sq inspect inspects metadata (schema/structure, tables, columns) for a source,
or for an individual table. When used with
--json, the output of
sq inspect can
be fed into other tools such as jq to enable complex data pipelines.
Let’s start off with a single source, a Postgres Sakila database:
# Start the Postgres container $ docker run -d -p 5432:5432 sakiladb/postgres:12 # Add the source $ sq add postgres://sakila:p_ssW0rd@localhost/sakila --handle @sakila_pg @sakila_pg postgres sakila@localhost/sakila
sq inspect @sakila_pg to inspect the source. This output includes the source
metadata, and the schema structure (tables, columns, etc.).
$ sq inspect @sakila_pg
To see more detail, use the
-v) flag with the
To see the full output, use the
-y) flag. YAML has the advantage
of being reasonably human-readable.
sqto introspect the schema.
-j) format renders the same content as
--yaml, but is more
suited for use with other tools, such as jq.
Here’s an example of using
sq with jq to list all table names:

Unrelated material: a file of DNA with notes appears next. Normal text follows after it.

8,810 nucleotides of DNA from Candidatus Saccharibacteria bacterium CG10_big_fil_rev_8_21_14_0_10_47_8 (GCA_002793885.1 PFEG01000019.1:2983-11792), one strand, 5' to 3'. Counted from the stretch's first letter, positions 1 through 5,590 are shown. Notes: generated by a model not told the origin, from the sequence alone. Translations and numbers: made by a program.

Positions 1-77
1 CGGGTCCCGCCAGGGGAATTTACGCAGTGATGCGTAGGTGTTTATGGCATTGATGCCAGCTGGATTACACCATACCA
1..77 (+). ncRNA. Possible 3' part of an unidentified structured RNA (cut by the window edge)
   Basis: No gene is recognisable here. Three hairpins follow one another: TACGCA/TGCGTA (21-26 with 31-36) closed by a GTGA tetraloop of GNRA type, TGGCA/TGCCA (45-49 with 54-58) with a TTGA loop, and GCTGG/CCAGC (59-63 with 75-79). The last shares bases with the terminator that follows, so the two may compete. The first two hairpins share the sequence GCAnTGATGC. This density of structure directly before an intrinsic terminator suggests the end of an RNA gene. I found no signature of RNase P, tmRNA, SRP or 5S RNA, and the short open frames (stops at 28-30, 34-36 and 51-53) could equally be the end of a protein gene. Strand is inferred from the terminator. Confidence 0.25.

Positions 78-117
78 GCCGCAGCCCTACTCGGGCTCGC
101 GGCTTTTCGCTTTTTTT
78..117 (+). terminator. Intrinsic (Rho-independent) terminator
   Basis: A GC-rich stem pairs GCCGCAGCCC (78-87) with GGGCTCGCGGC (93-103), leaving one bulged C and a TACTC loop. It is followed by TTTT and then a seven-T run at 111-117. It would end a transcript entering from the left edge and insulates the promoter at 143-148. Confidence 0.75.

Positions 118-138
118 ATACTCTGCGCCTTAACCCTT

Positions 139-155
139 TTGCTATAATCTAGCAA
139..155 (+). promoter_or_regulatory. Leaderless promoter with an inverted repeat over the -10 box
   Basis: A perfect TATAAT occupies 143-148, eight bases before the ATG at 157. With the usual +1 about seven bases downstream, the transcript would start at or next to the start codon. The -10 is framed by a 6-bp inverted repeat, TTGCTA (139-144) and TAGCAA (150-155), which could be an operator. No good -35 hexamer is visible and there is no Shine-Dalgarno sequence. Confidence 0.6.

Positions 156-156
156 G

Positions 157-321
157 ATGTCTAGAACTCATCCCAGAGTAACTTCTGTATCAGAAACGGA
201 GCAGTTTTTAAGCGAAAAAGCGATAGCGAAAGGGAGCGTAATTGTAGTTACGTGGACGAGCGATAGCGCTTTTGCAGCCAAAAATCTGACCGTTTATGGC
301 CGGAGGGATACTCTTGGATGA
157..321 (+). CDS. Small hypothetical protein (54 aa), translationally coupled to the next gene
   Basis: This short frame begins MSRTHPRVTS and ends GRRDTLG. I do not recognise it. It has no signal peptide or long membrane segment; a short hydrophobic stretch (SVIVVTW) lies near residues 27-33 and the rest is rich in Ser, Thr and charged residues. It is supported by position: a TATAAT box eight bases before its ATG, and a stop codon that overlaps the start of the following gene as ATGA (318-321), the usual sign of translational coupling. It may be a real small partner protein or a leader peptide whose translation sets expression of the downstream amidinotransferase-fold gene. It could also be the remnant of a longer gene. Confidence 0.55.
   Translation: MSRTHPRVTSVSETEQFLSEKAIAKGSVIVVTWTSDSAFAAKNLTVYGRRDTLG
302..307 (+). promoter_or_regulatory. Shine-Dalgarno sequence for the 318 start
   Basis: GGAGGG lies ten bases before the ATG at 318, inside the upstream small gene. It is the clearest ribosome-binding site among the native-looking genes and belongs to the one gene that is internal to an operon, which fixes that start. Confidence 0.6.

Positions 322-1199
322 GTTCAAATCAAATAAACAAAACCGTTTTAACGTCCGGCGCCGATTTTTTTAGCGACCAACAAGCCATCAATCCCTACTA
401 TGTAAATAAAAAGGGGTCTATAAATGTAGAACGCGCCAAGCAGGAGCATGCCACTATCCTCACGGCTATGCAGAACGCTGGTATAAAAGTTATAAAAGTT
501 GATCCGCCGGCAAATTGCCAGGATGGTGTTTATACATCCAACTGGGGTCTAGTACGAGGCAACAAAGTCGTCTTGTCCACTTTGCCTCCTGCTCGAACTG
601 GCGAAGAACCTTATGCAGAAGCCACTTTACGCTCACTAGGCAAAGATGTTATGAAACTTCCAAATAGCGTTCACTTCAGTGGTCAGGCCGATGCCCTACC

$ sq inspect -j | jq -r '.tables | .name'
See more examples in the cookbook.
Sometimes you don’t need the full schema, but still want to view the source
metadata. Use the
-O) mode to see just the top-level metadata.
This excludes the schema structure, and is also much faster to complete.
Well, that’s not a lot of detail. The
--yaml output is more useful:
--json format produces similar output.
--dbprops mode displays the underlying database’s properties, server config,
and the like.
$ sq inspect @sakila_pg --dbprops
--json to get the properties in machine-readable
format. Note that while the returned structure is generally a set of key-value
pairs, the specifics can vary significantly from one driver type to another.
--dbprops from a SQLite database (in
In additional to inspecting a source, you can drill down on a specific table.
$ sq inspect @sakila_pg.actor
--verbose mode for more detail:
And, as you might expect, you can also see the output in
--dbpropsflags apply only to inspecting sources, not tables.